Example 1: same page links

Clicking the above "Example 1: in-page links" link shifted focus to this section. This is built-in functionality in modern browsers accomplished using an anchor tag with an href that points at a section's id.

<a href="#section-1">
  jump to section 1
<section id="section-1" tabindex="-1">
Look ma, no javascript! Example 2: element removed

Example 2: element removed

When a focused element is removed from the page, focus is brought to the body element which starts the user back at the top of the page. This can can cause confusing and annoying experiences for keyboard-only users.

For dynamic applications that allow users to delete items from the page, focus needs to be retained to avoid this.

There are usually many "right" answers. It depends on the context.

Example 3: element added

Example 3: element added

When a new element is added to the page based on user-interaction, focus should be brought to the new element.

Similar to the above removal examples, where focus should go specifically depends on what the user is performing...

Example 4: modal dialog

Example 4: modal dialog

Modal dialogs require quite a few considerations when it comes to focus...

  • Shift focus to modal when trigger is clicked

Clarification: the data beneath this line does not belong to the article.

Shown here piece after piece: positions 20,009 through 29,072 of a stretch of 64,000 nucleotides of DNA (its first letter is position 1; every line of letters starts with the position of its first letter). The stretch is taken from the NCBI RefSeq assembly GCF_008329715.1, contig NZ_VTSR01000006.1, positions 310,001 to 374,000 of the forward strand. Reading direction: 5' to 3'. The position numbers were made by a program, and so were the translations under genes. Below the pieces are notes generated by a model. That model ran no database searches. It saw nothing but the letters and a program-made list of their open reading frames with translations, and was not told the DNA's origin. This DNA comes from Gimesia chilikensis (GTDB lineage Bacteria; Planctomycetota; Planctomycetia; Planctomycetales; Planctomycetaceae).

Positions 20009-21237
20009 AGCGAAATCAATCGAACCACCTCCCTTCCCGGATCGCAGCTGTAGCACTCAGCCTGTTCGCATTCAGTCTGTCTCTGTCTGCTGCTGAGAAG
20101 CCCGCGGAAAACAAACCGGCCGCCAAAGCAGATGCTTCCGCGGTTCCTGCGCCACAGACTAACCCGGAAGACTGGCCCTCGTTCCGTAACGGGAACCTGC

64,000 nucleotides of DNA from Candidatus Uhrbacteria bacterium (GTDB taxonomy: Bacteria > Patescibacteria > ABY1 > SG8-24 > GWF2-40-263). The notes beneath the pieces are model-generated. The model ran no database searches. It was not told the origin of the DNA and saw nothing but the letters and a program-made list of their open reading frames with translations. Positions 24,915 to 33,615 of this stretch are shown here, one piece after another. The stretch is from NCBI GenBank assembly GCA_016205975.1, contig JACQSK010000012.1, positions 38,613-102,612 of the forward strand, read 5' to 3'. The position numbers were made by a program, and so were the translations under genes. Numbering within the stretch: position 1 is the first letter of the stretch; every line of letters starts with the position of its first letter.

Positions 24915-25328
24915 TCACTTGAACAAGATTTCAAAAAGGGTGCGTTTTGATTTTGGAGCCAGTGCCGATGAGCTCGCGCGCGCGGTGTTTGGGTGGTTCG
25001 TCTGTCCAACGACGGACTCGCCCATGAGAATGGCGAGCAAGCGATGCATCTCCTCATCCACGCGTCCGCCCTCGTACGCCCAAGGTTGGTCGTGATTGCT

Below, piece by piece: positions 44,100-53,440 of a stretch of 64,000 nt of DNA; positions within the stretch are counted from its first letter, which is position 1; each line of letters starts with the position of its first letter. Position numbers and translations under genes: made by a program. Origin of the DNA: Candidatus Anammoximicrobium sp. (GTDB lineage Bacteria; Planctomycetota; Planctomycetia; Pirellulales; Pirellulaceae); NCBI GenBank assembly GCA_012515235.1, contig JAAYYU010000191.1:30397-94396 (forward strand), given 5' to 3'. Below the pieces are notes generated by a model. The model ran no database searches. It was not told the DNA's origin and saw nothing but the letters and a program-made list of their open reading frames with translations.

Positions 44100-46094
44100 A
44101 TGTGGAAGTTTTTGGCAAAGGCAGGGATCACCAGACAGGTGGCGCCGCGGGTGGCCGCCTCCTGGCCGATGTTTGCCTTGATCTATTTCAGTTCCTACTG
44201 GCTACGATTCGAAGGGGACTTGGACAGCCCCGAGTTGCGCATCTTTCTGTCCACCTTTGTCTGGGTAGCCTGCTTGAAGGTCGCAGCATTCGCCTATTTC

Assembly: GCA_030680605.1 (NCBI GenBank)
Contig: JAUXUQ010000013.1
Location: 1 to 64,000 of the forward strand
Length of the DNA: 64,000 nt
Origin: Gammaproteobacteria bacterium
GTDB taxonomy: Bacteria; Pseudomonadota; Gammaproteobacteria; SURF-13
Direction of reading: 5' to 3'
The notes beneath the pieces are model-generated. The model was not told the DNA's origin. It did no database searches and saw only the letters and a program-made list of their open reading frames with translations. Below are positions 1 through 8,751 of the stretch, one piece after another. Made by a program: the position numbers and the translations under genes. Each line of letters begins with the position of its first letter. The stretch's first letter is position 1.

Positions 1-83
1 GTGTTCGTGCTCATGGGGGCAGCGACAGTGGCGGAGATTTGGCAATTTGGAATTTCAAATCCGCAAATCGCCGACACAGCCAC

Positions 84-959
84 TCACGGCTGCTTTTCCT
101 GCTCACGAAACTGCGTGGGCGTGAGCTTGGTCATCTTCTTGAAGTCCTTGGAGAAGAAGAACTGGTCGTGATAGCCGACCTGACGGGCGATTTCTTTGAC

• Trap focus within modal
  • When closed, return focus to the trigger which launched it
Example 5: SPA navigation

Example 5: single page app (SPA) navigation

Many modern web applications are single page applications or "SPAs".

SPAs are applications which do not trigger a full page load when navigating from one page to another.

Focus should be brought somewhere logical when a new page in the app is loaded.

Go to new page Example 6: loading state

Example 6: loading state

You might've caught this in the previous example... For asynchronous transitions from one state to another, the loading state needs to be exposed to screen reader users. One way of doing so, is to bring focus to the loading text and returning it somewhere logical once loading is complete.


Example 7: notifications

Example 7: notifications

Similar to loading states, notifications need to be exposed to screen reader users. In certain cases, these notifications should receive focus to ensure this information is announced. In other cases, like when a user is in the middle of performing a task, focus should not be stolen and instead role="alert" should be used which triggers a live region announcement to the user without having to shift focus anywhere.


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